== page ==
Hello from Hampden Park, ancestral home of Scottish Football where tens of thousands of fans will make their way in November hoping to cheer the Scots on towards beating the World Cup Champions Italy and thus qualify for the 2008 European Cup Finals. But on a crisp, clear day at the end of October, football was not why scores of children, young people and adults made their way to Hampden Park. Our mission was to attend the Foster Care Associates (Scotland) Achievements Day when foster kids and carers gathered together from across Scotland for a day of fun, activities and awards. Dancing; face painting; balloon sculpturing; the bouncy castle; hair brading; a fire engine; street drama; a magician; food – something for everyone.
Hampden Park: Home of Scottish Football & Special Events
The place was absolutely buzzing. Kids of all ages were choosing how they would like to have their faces painted. Spider man was seen running about chasing batman; Braveheart brigades chased ghostly goblins; and delicate flowers and butterflies floated all about the place. The artistic performances were also stunning. The Highland Dancer did his reel while another lad demonstrated break dancing. Others sang or did poetry, while another pair of characters used Cheeky Monkey and his pal in a puppet supported rendition of a TV musical.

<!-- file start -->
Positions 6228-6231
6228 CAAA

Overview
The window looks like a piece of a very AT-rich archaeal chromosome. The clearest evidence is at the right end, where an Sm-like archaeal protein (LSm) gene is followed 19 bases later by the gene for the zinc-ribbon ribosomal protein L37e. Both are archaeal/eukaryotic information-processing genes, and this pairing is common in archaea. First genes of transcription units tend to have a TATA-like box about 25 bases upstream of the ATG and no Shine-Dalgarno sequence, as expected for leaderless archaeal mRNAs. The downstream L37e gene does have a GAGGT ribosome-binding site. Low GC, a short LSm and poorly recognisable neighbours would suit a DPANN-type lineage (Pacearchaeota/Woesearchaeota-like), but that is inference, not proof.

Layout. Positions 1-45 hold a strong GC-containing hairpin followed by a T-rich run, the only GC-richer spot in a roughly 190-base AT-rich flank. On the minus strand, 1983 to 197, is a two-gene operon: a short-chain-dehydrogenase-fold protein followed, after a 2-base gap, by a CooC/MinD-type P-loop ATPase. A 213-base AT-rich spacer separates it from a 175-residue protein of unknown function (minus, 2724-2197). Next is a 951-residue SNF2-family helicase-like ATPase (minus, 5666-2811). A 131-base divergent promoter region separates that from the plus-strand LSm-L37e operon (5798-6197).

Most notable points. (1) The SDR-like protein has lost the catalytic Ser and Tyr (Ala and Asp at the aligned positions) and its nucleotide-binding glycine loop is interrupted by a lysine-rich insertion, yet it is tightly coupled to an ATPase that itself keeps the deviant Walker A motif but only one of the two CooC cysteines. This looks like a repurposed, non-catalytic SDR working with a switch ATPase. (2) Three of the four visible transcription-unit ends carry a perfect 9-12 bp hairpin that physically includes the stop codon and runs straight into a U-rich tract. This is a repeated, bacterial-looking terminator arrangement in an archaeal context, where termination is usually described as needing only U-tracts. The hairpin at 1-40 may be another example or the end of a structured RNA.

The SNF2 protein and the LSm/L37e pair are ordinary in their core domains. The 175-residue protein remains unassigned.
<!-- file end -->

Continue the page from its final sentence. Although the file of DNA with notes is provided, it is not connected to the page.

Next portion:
A Scotsman Highland Dancing
Everyone got excited about The Animal Man and his collection of mini zoo characters. The fancy hen strutted around the floor, pecking at grain while avoiding enthusiastic children. A duck sat in her pen conscientiously laying eggs, yes, actually laying eggs throughout the day. The snakes were very active in their glass pens, as was the tarantula spider. A huge lizard let children stroke his back. And all the while, The Animal Man kept reminding children that if they had touched any of the animals, they must be sure and wash their hands. Health and safety is never far away!
Painted Faces – Carefully Chosen
All these activities reminded me of how important it is for children – especially looked after children – to have normative experiences of fun and play. Like foster children and young people everywhere, each of these kids had a story that could be told of how it was that they came to have been placed in a foster home. It would be possible to weave stories about all the problems they have faced, perhaps still face, and perhaps still struggle to overcome. However, here was an agency demonstration of purposeful activities where children and young people have opportunities to celebrate achievements, to reinforce strengths, to rejoice in their resiliency, and to commemorate their sense of belonging to a tribe of people who were making a difference in their lives. It was an honour to be part of their celebrations and to share tearful moments as these kids did extraordinary things. How often do we create opportunities for foster kids to gather and share fun together?
I’m a Foster Kid Poster by Laura, Age 10
And how is your face painted today? Is there a smile painted in place to help cover up the worry or stress lines associated with whatever you had to deal with last night? And as you engage the children and young people in your charge today, will there be opportunities for laughter and fun? I hope so. Make it happen. Just do it!